Case in point - we all like to type “sudo apt-get update && sudo apt-get upgrade” ( and some like to “-y” it). Sometimes unknowingly, we are accessing mirrors around the world where IPv6 is really needed but only half works. Files will stat, but not copy without packet errors. Nothing in the error msgs will lead you to understand IPv6 has anything to do with your problem, but if you add “ipv6.disable=1” to the end of cmdline.txt in PiOS or R4R, and reboot - magic! the errors are gone and your upgrade works like a charm.


This is no longer possible @jimrh, and now with service provider owned routers that run on IPv6 and offer IPv4 translations for us old folk with old devices, no only can you not administer their router, the dials they give you to twist amount to “bar that kid from the net for x minutes” and not much more.

Even if you turn off a WiFi band, their router may still be broadcasting hidden SSIDs in the band for all the service provider “home appliances” they offer like security systems, mobile phone service, MOCA and mesh net connections, and fricken public access points to their subscribers from my house. (They keep hiding that public WiFi service in different places. First I found where to turn it off, then they moved router management to the cloud, and now it seems you have to call them and beg to turn the thing off.)


I’m opening myself up to the devil in hopes of quickly learning if this is not going to solve the problem - so far every boot after setting up my “SKYNET” to provide 2.4Ghz to Carl, and Dave, and DeskPi, no computer has changed colors or cause me to start hyperventilating again.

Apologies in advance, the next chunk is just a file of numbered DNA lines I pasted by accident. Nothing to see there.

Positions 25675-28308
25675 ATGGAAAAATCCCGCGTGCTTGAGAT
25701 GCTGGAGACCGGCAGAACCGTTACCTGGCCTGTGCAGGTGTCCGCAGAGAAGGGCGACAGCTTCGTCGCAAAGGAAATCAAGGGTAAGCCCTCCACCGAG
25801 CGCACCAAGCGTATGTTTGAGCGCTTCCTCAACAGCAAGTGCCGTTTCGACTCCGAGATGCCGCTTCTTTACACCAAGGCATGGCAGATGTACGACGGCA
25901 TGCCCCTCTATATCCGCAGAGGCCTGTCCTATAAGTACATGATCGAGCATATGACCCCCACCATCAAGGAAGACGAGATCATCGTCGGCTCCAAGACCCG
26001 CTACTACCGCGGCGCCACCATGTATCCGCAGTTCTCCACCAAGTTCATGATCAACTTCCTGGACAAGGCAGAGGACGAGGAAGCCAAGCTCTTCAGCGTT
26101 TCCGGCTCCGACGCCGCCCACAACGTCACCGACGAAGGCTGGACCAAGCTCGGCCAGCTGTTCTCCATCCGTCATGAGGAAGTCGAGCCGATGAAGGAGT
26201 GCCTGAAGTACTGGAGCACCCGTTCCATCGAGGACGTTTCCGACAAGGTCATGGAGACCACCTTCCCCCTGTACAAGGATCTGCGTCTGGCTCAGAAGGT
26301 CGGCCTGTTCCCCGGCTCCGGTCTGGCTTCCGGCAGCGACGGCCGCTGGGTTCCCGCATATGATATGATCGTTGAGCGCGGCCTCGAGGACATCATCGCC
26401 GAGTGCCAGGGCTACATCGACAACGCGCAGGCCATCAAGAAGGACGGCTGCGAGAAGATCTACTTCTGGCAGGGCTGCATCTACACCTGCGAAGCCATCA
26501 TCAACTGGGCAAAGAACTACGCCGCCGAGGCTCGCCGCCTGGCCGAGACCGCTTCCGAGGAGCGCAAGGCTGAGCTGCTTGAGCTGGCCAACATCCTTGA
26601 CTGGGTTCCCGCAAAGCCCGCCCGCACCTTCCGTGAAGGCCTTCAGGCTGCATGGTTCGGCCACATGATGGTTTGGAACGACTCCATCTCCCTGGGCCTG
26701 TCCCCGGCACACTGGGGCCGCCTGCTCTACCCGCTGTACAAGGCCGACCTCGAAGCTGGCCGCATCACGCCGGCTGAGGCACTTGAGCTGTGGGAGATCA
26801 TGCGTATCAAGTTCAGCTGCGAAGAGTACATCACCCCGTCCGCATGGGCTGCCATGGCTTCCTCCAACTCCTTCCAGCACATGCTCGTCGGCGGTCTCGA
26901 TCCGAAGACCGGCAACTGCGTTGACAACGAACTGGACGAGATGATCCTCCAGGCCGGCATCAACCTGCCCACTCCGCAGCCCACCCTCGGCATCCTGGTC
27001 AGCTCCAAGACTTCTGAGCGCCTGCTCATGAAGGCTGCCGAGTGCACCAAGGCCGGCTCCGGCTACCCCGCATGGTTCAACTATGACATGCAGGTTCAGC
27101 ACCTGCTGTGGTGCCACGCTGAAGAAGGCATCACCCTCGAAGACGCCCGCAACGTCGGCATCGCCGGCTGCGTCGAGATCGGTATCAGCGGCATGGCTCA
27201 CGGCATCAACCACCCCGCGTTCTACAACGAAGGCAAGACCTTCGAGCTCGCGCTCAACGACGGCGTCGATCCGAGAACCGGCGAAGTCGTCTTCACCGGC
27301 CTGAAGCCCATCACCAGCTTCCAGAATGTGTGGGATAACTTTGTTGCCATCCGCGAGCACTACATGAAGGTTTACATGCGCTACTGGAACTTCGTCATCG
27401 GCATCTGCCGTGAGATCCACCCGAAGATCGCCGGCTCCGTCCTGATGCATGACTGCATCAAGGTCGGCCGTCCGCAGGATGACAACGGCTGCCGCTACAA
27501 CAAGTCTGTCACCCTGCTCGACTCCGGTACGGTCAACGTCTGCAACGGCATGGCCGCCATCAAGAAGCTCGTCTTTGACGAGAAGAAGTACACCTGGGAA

Currently, ROSbot Dave

  • has successfully booted up with full ssh, ping, arp, and ROS2 dynamic discovery Data Distribution System DDS working
  • 12 out of 12 attempts
  • since the change of 2.4GHz band WiFi access point
    • from the xFinity Technicolor CGM4331COM XB7
    • to my ancient DLink DIR-825 (last firmware released was 2013).


While I can say Carl and DeskPi have had fitful connections with the xFinity router(s), neither has shown the “cannot remote in” (ssh) issue that Dave exhibited, nor did I attempt distributed data messaging across the network when Carl was trying out ROS (1).

Carl has always been a Raspberry Pi 3B based GoPiGo3, but DeskPi was in fact using the exact Raspberry Pi 3B+ (plus) board that GoPiGo3 ROSbot Dave is running, except DeskPi has always run Raspbian/PiOS.

All these tests seem to point the finger at Ubuntu 20.04.2 on RaspberryPi 3B+ (or at least this particular 3B+) having unreliable ICMP, ARP, or UDP handling during the DHCP link establishment phase with the xFinity router configured with a reserved IPv4 address for the board’s WiFi MAC address.